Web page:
How to Use One Mac as a Time Machine Destination for Another

Here’s a strange (but interesting!) thing you can do with APFS under Mojave and High Sierra: You can designate a Mac as a network Time Machine destination, so in a pinch, you could back up one Mac in your house to another. Strange, huh?

I can see this being useful if, for example, you’re concerned about potentially failing hardware on a machine and want to get it backed up before you can even run to the store to get an external drive. In that scenario, this feature could really save your bacon! Or, you know, your files. Which are maybe more important than bacon.

To configure this, start on the Mac you want to back up to. As I noted, this machine will need to be using APFS, so you’ll have to have High Sierra or Mojave installed. One easy way to check to see which format your disk uses is to open Finder, choose Go> Computer from the menus at the top…

Go Menu in Finder

…then click your Macintosh HD (or whatever your startup disk is called) to select it. If you press Command-i or choose File> Get Info, you’ll get your answer.

Format Box on Get Info Window

Anyway, to enable your destination’s Time Machine abilities, click on the Apple Menu first and choose “System Preferences.”

Apple Menu Options

Then open the Sharing pane…

Sharing Pane of System Preferences

…and turn on “File Sharing” if it’s not already on.

Afterward, click the plus button under the “Shared Folders” section to add whichever folder you want to store those Time Machine backups in.

Plus Button Under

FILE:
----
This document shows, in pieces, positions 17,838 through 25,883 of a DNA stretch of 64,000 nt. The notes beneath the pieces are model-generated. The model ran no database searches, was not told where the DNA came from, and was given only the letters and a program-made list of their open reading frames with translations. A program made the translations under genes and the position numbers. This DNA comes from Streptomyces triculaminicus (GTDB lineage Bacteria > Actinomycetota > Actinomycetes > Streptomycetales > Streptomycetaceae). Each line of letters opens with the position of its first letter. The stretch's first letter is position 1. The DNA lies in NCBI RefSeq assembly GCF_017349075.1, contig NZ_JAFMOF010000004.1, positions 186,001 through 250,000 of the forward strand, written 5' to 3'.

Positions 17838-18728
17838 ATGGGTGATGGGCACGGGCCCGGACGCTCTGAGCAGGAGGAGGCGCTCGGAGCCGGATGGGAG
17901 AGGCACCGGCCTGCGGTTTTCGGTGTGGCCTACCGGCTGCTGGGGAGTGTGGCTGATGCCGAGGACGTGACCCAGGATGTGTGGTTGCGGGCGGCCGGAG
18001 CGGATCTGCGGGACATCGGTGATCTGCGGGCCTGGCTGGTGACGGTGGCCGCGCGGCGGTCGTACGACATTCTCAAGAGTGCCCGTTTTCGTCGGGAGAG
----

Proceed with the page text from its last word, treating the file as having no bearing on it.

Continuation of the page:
Once you’ve picked your poison there, right- or Control-click on the folder you just chose to reveal a contextual menu, from which you’ll select “Advanced Options.”

And here’s the magic setting: Turn on “Share as a Time Machine backup destination.”

You could also turn on that “Limit backups to” checkbox to only allow a designated amount of storage to be used. But either way, the folder you chose will then appear on the other machine underneath System Preferences> Time Machine> Select Disk.

Now, know that when you use the “Select Disk” option, you’re likely going to have to authenticate with whichever user you enabled File Sharing for. As you can see above, it gave my “melissa” user read/write access when I turned it on for my Mac, so that would be one account I could use to log in with on my source computer.

It’s also important to mention here that you’ll want to be sure that your destination Mac has enough storage to accommodate however much you’re transmitting to it (if you didn’t limit the amount of space that can be used); if not, then you’ll definitely want to exclude some data from being backed up. And I’d say to err on the side of caution with this! You don’t want to leave your destination Mac with only a few gigabytes free, say. Or maybe you do. Maybe you like living on the edge because you’re a rebel.

Nah, please don’t actually do that.

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